Boys and Media: Movies

I grew up going to the movie theater on special occasions and watching old black-and-white movies on TV with my mom. When I was growing up, movies were usually what we consider “family friendly.” In fact, I remember when the movie rating system was started, back in the late ’60s.

It’s more complicated now, of course. Not only is it harder to find a “family friendly” movie, but movies are much more available now than they were then. I used to stay up until 2 a.m. sometimes just to watch a movie I’d wanted to see. Now I can rent the video or simply watch the movie on my laptop.

When my kids were little this whole movie thing wasn’t too hard to negotiate. We didn’t have much money in those days so we didn’t go see movies often. When we did, we always saw movies about animals or children, those “family friendly” movies.

But as my boys got older, the whole business became more challenging. They would hear about movies from their friends, movies with excessive violence or sexual connotations. When my older boys entered their teens I routinely read the weekly movie reviews in our local paper so I could be prepared in case one of them wanted to see something, or even if I heard my students–their friends–talking about a certain movie. I tried hard to stay on top of it.

And, for the most part, I think I’ve succeeded. After they left home, I’m sure they saw some junk I would totally disapprove of, but if they’re old enough to live on their own, they’re old enough to make those kinds of decisions. While they lived at home, we often discussed the pros and cons of various movies and why we, as Muslims, should or shouldn’t see them.

And this is part of the solution. My husband and I set the example and never saw a movie we wouldn’t allow our kids to see. Actually, my husband, who grew up in rural Thailand, has never been a big fan of watching movies. And I’m no fan of blood and guts or sexual innuendo (or worse!). In fact, even now, when we have only two kids at home and only one of those kids is under the age of 17, I still can’t bring myself to watch an R-rated movie, at least not a comedy. (Though I do strongly recommend movies such as Amistad, which was rated R.)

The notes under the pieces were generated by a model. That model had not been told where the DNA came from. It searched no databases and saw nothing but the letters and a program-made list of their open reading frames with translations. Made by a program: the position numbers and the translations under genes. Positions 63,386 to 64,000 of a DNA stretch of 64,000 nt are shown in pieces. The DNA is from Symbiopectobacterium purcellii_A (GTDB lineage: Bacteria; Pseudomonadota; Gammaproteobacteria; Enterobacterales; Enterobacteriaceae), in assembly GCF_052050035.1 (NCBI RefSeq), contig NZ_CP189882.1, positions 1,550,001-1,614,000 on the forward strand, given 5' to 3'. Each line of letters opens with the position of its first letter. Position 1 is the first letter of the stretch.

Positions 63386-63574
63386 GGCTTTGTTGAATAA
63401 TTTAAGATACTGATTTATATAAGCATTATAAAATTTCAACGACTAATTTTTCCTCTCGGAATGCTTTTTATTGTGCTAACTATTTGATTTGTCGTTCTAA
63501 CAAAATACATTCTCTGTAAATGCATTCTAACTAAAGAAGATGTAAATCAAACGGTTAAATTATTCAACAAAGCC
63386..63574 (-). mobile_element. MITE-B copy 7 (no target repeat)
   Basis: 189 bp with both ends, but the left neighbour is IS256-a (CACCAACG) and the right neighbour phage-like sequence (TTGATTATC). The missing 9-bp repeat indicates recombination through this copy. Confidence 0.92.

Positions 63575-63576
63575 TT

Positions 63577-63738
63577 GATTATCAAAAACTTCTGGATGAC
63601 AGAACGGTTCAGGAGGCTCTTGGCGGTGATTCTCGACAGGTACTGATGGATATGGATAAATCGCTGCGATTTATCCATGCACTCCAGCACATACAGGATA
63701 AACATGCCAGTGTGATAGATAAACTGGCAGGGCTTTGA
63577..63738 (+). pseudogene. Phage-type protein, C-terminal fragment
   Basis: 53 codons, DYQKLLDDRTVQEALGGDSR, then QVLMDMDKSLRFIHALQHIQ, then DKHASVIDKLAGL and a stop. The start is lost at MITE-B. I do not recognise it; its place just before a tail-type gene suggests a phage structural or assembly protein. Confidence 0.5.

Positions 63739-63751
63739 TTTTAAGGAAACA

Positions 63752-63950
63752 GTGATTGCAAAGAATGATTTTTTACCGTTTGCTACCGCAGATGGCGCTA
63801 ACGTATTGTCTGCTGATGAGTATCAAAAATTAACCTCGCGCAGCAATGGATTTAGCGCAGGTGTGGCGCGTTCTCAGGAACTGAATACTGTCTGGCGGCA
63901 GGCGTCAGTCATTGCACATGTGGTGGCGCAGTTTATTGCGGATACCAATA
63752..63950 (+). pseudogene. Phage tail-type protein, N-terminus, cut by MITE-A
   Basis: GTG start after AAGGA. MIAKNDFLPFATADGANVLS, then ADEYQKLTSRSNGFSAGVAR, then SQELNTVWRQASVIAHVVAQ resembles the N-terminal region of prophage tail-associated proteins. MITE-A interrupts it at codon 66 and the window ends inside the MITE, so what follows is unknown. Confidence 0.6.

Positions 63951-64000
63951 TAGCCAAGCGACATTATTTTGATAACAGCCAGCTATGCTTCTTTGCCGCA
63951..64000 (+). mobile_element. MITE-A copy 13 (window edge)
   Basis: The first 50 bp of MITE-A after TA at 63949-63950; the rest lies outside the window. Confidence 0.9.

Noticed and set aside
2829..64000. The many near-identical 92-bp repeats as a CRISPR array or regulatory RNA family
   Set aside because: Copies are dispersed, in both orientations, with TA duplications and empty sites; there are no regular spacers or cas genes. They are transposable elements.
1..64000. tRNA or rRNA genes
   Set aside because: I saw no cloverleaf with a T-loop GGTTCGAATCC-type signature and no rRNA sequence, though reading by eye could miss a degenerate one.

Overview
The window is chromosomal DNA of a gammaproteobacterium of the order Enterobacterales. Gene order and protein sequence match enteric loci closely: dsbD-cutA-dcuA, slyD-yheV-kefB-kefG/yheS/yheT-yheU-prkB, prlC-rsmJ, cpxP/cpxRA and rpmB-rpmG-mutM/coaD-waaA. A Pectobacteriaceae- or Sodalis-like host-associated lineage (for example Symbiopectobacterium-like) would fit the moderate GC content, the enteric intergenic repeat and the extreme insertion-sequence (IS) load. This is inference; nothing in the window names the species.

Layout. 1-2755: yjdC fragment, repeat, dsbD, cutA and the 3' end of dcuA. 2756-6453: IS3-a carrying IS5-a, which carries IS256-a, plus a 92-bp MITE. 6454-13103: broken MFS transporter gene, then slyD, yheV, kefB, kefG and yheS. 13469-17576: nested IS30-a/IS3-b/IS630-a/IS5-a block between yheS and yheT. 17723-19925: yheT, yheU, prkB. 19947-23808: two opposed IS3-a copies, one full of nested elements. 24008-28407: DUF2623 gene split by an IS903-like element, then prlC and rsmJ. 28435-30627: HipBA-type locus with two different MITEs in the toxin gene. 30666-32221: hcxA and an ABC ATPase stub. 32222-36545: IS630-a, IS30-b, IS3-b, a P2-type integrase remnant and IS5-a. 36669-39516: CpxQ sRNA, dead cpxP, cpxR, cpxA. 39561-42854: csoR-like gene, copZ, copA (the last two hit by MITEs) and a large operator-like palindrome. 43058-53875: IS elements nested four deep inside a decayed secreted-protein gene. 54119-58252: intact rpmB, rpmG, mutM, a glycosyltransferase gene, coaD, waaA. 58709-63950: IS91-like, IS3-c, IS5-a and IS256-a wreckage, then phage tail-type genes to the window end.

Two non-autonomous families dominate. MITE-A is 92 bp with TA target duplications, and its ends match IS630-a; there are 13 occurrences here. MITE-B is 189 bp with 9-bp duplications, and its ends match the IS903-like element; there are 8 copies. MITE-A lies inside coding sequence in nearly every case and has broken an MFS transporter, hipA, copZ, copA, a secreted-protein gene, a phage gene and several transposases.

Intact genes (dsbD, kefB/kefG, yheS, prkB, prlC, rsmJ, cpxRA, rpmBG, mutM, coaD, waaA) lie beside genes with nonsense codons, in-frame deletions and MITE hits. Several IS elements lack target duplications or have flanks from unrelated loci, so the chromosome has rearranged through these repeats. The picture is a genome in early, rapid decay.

When we do go see movies, we arrange our plans around the prayer times. If we need to make the midday prayer at 12:30 and the afternoon prayer at 4:00, for instance, we can see a movie in between those times, but we won’t go to a movie that starts at 3:30. Even when our sons go out with friends we insist on following this rule. Our kids know that movie watching must never, ever, interfere with our prayers.

I believe that most things are good as long as we do them in moderation. I saw two movies at the theater last year, and our 18-year old, who loves movies and aspires to become a movie director, probably saw four or five. Twice a month or so we rent a movie from the library. We watch movies, but movie-watching is not a major part of our lives.


About jamilahk

Jamilah Kolocotronis is the mother of six boys. She is also a novelist. Her books focus on family issues.
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